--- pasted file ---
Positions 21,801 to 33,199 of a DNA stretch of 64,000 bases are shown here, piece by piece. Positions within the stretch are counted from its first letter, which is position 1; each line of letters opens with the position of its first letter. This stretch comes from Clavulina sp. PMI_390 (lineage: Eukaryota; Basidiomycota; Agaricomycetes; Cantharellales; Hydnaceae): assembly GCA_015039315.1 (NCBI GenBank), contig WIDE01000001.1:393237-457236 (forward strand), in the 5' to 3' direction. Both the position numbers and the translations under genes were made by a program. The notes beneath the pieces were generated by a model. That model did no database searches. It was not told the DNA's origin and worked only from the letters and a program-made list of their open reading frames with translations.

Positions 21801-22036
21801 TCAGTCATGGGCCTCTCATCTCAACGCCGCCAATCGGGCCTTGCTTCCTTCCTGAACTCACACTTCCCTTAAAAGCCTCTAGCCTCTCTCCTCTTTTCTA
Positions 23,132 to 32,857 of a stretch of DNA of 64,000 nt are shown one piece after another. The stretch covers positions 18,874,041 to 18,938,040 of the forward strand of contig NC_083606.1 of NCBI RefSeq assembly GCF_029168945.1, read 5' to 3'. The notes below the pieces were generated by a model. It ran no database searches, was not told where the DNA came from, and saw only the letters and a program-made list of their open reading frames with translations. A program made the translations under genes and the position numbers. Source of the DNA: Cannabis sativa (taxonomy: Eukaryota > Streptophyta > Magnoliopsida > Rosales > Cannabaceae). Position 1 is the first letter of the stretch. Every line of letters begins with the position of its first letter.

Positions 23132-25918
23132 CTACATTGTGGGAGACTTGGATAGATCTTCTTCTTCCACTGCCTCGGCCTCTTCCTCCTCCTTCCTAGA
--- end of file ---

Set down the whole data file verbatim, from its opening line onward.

Positions 21,801 to 33,199 of a DNA stretch of 64,000 bases are shown here, piece by piece. Positions within the stretch are counted from its first letter, which is position 1; each line of letters opens with the position of its first letter. This stretch comes from Clavulina sp. PMI_390 (lineage: Eukaryota; Basidiomycota; Agaricomycetes; Cantharellales; Hydnaceae): assembly GCA_015039315.1 (NCBI GenBank), contig WIDE01000001.1:393237-457236 (forward strand), in the 5' to 3' direction. Both the position numbers and the translations under genes were made by a program. The notes beneath the pieces were generated by a model. That model did no database searches. It was not told the DNA's origin and worked only from the letters and a program-made list of their open reading frames with translations.

Positions 21801-22036
21801 TCAGTCATGGGCCTCTCATCTCAACGCCGCCAATCGGGCCTTGCTTCCTTCCTGAACTCACACTTCCCTTAAAAGCCTCTAGCCTCTCTCCTCTTTTCTA
Positions 23,132 to 32,857 of a stretch of DNA of 64,000 nt are shown one piece after another. The stretch covers positions 18,874,041 to 18,938,040 of the forward strand of contig NC_083606.1 of NCBI RefSeq assembly GCF_029168945.1, read 5' to 3'. The notes below the pieces were generated by a model. It ran no database searches, was not told where the DNA came from, and saw only the letters and a program-made list of their open reading frames with translations. A program made the translations under genes and the position numbers. Source of the DNA: Cannabis sativa (taxonomy: Eukaryota > Streptophyta > Magnoliopsida > Rosales > Cannabaceae). Position 1 is the first letter of the stretch. Every line of letters begins with the position of its first letter.

Positions 23132-25918
23132 CTACATTGTGGGAGACTTGGATAGATCTTCTTCTTCCACTGCCTCGGCCTCTTCCTCCTCCTTCCTAGA